Update: a new multi-tool with a razor knife option: nice, but twice the price. I’m a poet.
Roller Bucket or Tray/Pan
I prefer this roller bucket and screen set-up over a tray. If you still want a tray after this paragraph, use this one because the roller will not shed lint and the brush is excellent (very clean lines). But we use 5-gallon buckets with this screen inside. Push the whole thing with your foot with this caddy on wheels. Nice. This system is so much better than a tray/pan. Trays spill easily. To store set-up, we use a plastic bag for an overnight lid (and a wet rag will do too). It is made out of durable plastic and balances a lot better than a paint tray and washes out easy. It’s a must-have wall painting tool. PS: Canadians—your rollers are a bit too wide for the bucket: read about it here.
Small Paint Roller: Min-rollers
If you cannot borrow your neighbor’s ladder, get a quality 12-foot extension for around the house or 24-footer if you are brave. I personally would not go up a ladder bigger than 24 feet (not counting my reckless youth). You will use it outside and inside for painting stairwells. Don’t store outside as the rope will degrade quickly. I have the one linked here, as well as a 24-footer and others. More about ladders for every budget here.
Oh, baby how I love this ladder. It has a shelf for tools and the ‘cut’ bucket, and I customized it by adding a thick screw to the top handle for hanging the cut bucket as it is up higher. We move fast and this was a big help for us. I did not invent it, but I perfected it! See photo. That hook should be patented!
Good to have around while painting. We use canvas tarps for floors, plastic for furniture. Not expensive and it has many uses. Tip: wipe up drips that go on the plastic and cloth so you do not step in one and track paint when you step off onto the floor! Long-skinny canvas ones (“runners”) are best for walls: only 4′ wide. We also use heavy duty stuff: it is very thick plastic. Nice.
HANDY: Drop cloths with grip. Once pressure is applied, the rubber dots grab and hold firm. You can see the different sizes here.
Painting’s Tape and Hand masker
The green painter’s tape we use has glue that does not leave a residue like tan masking tape. Tape is not used as much as you think, (see our post on painting the walls or trim first), but essential to mask off the trim in tight corners. (A good paint brush (above) eliminates the need for most taping.)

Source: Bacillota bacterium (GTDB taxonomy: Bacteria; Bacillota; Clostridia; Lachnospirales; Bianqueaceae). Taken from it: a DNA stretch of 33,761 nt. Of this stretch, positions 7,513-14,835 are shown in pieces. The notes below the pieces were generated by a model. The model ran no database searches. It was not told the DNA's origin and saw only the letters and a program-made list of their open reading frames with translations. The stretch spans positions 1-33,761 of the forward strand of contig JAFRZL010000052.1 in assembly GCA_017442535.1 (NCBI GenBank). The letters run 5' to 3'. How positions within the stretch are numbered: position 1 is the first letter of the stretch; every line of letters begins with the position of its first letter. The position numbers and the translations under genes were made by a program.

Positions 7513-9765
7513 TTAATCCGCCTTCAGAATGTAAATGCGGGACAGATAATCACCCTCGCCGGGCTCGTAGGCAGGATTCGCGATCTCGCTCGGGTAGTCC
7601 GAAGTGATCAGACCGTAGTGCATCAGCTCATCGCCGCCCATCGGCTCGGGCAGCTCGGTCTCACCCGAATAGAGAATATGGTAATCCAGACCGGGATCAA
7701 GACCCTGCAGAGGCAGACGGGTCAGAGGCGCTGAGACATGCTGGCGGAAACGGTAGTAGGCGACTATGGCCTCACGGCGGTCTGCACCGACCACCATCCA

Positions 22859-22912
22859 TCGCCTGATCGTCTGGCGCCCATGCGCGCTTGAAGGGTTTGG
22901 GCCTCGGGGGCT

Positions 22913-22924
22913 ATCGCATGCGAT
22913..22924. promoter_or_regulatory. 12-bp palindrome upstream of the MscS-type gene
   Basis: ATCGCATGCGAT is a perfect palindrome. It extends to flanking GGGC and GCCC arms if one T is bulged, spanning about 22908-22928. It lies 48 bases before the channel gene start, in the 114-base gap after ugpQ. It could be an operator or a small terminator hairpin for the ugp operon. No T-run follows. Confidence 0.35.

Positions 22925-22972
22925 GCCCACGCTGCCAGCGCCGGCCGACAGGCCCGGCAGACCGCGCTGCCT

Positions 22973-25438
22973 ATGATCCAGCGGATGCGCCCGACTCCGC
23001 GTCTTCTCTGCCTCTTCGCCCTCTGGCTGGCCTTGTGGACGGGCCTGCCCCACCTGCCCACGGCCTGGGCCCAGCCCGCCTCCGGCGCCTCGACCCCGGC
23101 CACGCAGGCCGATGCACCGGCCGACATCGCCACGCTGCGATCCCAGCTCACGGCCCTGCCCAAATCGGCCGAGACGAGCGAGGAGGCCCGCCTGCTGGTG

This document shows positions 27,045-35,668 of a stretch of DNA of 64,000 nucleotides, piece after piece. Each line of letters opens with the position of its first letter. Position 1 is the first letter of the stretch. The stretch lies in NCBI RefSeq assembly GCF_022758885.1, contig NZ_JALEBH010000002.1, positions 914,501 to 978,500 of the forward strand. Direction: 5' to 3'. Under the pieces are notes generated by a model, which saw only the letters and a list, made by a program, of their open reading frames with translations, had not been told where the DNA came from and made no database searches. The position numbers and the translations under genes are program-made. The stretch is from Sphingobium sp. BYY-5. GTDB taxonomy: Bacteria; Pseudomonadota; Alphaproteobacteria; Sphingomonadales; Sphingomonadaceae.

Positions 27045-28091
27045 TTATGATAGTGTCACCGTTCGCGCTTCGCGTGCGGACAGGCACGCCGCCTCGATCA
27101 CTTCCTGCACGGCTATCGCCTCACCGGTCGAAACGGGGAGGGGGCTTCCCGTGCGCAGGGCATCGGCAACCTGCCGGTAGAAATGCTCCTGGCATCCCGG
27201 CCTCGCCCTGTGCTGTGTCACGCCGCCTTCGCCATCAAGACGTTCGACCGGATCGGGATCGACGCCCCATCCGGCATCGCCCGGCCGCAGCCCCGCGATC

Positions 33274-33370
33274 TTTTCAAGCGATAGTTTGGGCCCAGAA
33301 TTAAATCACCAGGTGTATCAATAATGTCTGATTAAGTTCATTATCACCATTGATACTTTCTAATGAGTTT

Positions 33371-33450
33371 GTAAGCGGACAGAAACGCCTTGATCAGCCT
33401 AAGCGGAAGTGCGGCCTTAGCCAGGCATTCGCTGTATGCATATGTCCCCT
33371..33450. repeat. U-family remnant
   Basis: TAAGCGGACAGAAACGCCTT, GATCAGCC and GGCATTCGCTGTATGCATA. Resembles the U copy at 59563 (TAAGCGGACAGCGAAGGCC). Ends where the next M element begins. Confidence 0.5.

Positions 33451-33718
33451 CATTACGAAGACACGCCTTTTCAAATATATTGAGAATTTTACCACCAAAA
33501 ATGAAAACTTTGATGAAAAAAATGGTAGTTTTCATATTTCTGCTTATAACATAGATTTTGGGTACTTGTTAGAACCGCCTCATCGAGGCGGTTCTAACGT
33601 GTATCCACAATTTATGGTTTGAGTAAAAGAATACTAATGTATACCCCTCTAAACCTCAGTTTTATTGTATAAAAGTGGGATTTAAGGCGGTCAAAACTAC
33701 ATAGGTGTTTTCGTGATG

This hand masker kit is what we use to prevent splatter on floors, sills, etc: please watch the video to understand how to use it. It’s a big time saver. But you should have more tape and this paper on hand: we keep wide paper and narrow paper in the shop.
Good lighting like this LED work light will help you catch the ‘skips’ in the paint. I consider this one of my main painting tools. Anything you miss with good lighting will never be visible in normal light later. We used to use halogen which is very hot and the bulbs that wear out or break. LED’s go forever.
Fill holes that dry fast
Keep some various kinds around: medium to fine (100-150-220). Buy the good stuff and don’t let it get wet! For rough sanding, I keep 80 grit sandpaper in my back pocket: always. From another planet, comes a sanding sponge, the kind you can wet to cut through plaster faster: but we just use for a quick blast before adding another coat of mud, never for the final touch.
Just a block of wood that you can wrap sandpaper around will save your hands some stress. You can buy the kind that has a clip so the sandpaper does not move around. Tip: Between coats of paint/primer, remember to give walls a quick blast with about 120-150 grit sandpaper to remove ticks and lint trapped there from the last painter who used a brush-roller kit that shed lint~!
I am using this one—my secret love. We have 3 posts on caulking, but this post is just on the guns. Guns made in ‘low-cost’ countries (you know what I mean) frustrate you by pushing out caulk even after you click the tension rod off. What you need is moderate quality and it needs to have a cutting tool to cut the tip off the new tube, and a poker to break the seal inside the spout of the tube. You can carry around a knife and a nail like we had to do before they got smart and built them into the gun—what a drag man.
We like non-white rags as drop cloths are generally white and white rags disappear when dropped. Caution with colored rags: the pigment may come out when you wipe. An old flannel shirt is best. Keep a damp rag in your side rag-loop (the loop on the side of painter’s pants are not for hammers!) Yes, you can buy rags online: we do buy rags!
Clean Up Tools: Wire brush
I love my Purdy wire brush. For prep of iron rails? Yes, but to remove dried paint from the outside of your paintbrush is the main use of a wire brush. Cleaning a brush is actually easy. We use this comb but it is not to take dry paint off the brush! Please. This paint brush comb is for straightening the bristles to let the brush dry: then the bristles are like new. You can use a hair comb too. Martha Stewart is wrong about this. Her website shows, to clean under water! Funny self-taught painters!